The Counsellor will be a specimen of the perplexing and impenetrable Nonsense. “When I can't talk sense, said Curran, “ I talk metaphor.” What the “metaphor” means is pretty evident, and to what so great a lawyer confesses, we hope no other will give the lie. How inadequate would Sense be to the task of subjecting a witness to the ordeal of technicality; of confounding one question with another answer; of contradicting the witness and puzzling the judge. The least mistake, of course, in the hands of an able practitioner, instantly becomes an inexcusable prevarication, the prevarication is improved into a perjury in a very short time, and the witness's testimony is discarded. If the counsellor give Sense the preference over Nonsense, O! ye phantoms of contradictory cross-examinations, of verbose, unintelligible speeches, haunt him, shriek in his ears, “Shame on the infamous ingratitude,” and avenge the cause of the bullied witness.

But let not any ungifted person presume to think that he can be nonsensical in either of the ways which I have mentioned. Neither are to be attained without considerable natural talents in that line. In the first place, impudence irrefragable; in the second, fluency inexhaustible; in the third, a quick eye, and ready invention, to seize the moment of letting fly at the victim the full torrent of humbug.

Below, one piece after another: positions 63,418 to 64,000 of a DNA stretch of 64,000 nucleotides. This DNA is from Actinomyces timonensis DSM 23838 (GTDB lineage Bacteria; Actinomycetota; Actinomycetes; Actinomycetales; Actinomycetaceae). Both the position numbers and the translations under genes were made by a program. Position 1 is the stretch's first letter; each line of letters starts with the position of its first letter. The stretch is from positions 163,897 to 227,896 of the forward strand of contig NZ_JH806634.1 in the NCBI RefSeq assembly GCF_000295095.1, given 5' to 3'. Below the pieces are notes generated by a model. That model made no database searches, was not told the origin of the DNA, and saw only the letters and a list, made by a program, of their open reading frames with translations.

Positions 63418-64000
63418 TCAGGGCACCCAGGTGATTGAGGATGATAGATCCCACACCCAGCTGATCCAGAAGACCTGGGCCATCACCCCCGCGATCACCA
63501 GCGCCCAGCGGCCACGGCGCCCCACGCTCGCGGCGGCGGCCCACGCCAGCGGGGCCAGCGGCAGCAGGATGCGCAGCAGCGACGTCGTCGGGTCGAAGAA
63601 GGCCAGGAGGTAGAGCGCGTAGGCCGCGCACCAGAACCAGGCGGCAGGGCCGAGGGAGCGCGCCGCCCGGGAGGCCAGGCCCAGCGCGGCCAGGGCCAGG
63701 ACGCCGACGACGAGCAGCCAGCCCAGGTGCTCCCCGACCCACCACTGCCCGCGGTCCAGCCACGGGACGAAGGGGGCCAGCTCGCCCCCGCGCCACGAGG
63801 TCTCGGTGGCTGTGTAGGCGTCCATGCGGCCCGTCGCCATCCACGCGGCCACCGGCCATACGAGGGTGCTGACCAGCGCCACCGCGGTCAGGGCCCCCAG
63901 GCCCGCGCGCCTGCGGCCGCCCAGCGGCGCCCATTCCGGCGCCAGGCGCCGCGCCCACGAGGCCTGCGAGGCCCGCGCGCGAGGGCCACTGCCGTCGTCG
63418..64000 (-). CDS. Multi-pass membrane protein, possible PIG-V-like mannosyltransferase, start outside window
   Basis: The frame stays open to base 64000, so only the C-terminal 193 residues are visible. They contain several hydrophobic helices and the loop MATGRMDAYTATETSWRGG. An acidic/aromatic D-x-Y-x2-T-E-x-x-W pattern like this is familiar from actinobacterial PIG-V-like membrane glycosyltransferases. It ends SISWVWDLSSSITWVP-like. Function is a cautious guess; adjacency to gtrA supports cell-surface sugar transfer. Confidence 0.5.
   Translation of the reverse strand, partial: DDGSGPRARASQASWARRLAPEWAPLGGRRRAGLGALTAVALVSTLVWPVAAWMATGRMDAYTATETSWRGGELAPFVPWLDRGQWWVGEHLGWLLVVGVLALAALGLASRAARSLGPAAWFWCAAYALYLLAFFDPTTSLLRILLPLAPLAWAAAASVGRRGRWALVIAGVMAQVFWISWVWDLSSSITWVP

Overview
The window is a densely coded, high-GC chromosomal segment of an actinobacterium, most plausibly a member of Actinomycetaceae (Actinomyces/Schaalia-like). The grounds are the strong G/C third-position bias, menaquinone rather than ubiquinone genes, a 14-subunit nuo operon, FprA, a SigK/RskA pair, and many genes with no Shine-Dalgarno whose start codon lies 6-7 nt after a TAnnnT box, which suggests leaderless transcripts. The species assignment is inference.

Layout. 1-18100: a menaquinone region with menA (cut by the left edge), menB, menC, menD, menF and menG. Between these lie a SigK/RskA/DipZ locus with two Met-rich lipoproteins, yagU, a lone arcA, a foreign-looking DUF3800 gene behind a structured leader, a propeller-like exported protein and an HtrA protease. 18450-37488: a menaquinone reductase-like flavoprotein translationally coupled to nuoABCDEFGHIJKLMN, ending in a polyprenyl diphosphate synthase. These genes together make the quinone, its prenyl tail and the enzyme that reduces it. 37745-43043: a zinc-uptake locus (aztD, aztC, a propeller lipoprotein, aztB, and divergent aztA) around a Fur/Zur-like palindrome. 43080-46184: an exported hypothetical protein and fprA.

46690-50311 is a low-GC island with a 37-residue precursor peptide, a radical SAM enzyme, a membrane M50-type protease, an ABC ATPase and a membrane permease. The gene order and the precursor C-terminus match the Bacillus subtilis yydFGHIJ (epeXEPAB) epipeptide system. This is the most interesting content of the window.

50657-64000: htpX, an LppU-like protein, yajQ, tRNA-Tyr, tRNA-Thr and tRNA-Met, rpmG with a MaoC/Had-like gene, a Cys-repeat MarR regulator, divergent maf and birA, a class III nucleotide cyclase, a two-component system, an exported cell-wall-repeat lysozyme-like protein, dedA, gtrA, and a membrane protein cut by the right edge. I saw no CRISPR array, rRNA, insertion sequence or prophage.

The astounding and awe-infusing Nonsense, besides being appropriated by nature to German Romancers and Travellers, is in great request among the proficients at St. Stephen's. What is more common, than for a politician to preface his objections to a Railway-Improvement Bill with protestations of its ruinous nature to King, Lords, and Commons, and a dreadful enumeration of the stabs and thrusts which our happy Constitution will receive from it.

As the Counsellor and Fortune-hunter would have reason to complain if they themselves were tied down to common Sense, the usurers, stock-brokers, and tradesmen of most kinds, would not be less injured if other people were purged of their folly. What, too, would the old maid say,

if every action, look, or word of her neighbours were kept under the guardianship of that duenna of duennas, Sense ? she would be reduced from harmless embellishment to point-blank invention, by which her too tender conscience might possibly be afflicted, and, moreover, nobody, if sensible, would believe her.

Last, not least, in the tribe of Nonsense, the Etonian cannot deny her his most cordial and unlimited gratitude. How, without this resource, could he get through his verses and theme on a hard week? What would he say, to have every exercise torn over, which was not in strict concordance with the rules of Sense; to have his verses pared from a magnificent copy of sixty or seventy, to the concise brevity of his number?

Sense, perhaps, will lay claim to the philosophers and essayists; we will yield them to her, though more from easiness and good-nature than from conviction of the justice of her claims : but nobody can deny Nonsense to be the lady paramount of all novels and romances, and by far the greater portion of the poets. All Adelinas, Euphemias, Angelicas, and Aramintas, all midnight apparitions and haunted castles, all despairing Corydons and dying Thyrsises, all sonnets to Mary or Ellen, may pretty safely be appropriated to her. Indeed I myself had some idea of becoming one of the latter class of her

partisans, solely and purely from veneration for our Patroness, and of chaunting her praises in “ lofty rhyme,” beginning, of course, with a congenial invocation to divine Nonsensia, and ending with a high-flown'apostrophe to that division of Eton College; which, from her, has received its name.